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In This Issue:

 Randy Moss

 HQ Turns 10

 Ashes to Glory

Rocco's Braciole

 From the Editor

From the Editor

Ten years. There are a lot of memories that accompany that time span some good, some bad, some worth saving for my grandchildren. I was 24 when I started the Huntington Quarterly. The first issue featured some amateurish layouts, not much color and an in-house ad promoting our premier party that promised "Free Beer!" Today we're all a little older and wiser. The magazine proudly showcases excellent photography, writing and design, offers full color throughout and for our 10 Year Anniversary, we are planning a "complimentary champagne reception." All in all it has been a good run.

But while much has changed over the years at the magazine, one thing has remained constant ‹ a question. Well-wishers and skeptics alike always seem to pose the same query: "Why do you still live in Huntington?" At first, the answer seemed easy. I would often explain to the curious that I loved this area. In addition, I surmised that Huntington needed a positive voice and I needed a job. "Necessity is the mother of invention," my father often told me. As a journalism major who needed employment, my options were limited when the local paper turned me down for a job. So, I brainstormed one night and by morning had formulated a prospectus for a new city magazine. It was as simple as that. But that explanation never seems to satisfy. "Yes, but why do you still live in Huntington," they insist, implying that I would be better served living in New York, Chicago, Atlanta or any other large metropolitan area.

I answer by saying that 10 years after starting the magazine I still love the area. I also enjoy the luxury of being my own boss which has been one of the most rewarding aspects in my life. That's part of the answer. But the answer I seldom share with people, because it is so hard to verbalize in conversation, is Thoreau. Writer Henry David Thoreau, that is. It was Thoreau and his masterpiece Walden that inspired me to try writing. And it was Thoreau's philosophies that have guided much of my life. "Simplify, simplify," he wrote in Walden. "Let your affairs be as two or three, and not a hundred or a thousand." His writings also spoke to the solace of nature, the wisdom that is derived from solitude and the freedom gained by taking the road less traveled. For me, God is more easily found in the hills of Huntington than in all of New York City. Solitude is more easily acquired among the trees of Ritter Park than the concrete towers of Chicago. And I most assuredly walk a road less traveled in downtown Huntington as compared to the rush hour madness of urban America.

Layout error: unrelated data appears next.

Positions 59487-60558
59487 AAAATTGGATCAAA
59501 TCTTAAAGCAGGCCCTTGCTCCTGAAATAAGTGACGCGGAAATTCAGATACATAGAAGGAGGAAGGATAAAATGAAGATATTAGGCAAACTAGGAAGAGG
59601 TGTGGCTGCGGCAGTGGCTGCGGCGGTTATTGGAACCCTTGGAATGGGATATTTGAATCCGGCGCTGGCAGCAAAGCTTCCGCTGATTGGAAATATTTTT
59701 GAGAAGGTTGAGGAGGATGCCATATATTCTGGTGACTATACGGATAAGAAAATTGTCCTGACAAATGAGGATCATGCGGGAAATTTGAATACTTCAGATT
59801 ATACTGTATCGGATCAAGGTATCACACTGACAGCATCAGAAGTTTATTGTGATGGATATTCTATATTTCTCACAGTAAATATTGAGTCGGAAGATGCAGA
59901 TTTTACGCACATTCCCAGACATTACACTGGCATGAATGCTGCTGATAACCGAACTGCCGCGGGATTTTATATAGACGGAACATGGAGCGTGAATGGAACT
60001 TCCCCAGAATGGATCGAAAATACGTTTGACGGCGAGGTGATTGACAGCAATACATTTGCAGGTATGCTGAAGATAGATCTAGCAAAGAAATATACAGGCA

For all the advantages offered by a gathering place of a million people or more, I choose Huntington. I enjoy Broadway, but relish an afternoon of picking blackberries fresh off the vine with my nephew and niece. I appreciate the architectural brilliance of New York's downtown, but stand in awe of the Appalachian Mountains. Huntington, West Virginia is my home and I marvel at all its simple virtues.

After 10 years of publishing, the Huntington Quarterly staff remains committed to telling the story of this unique community. To that end, we have redesigned the magazine and introduced a new editorial format. We hope the changes make the product even better. From all of us at HQ, thank you for a decade of support.



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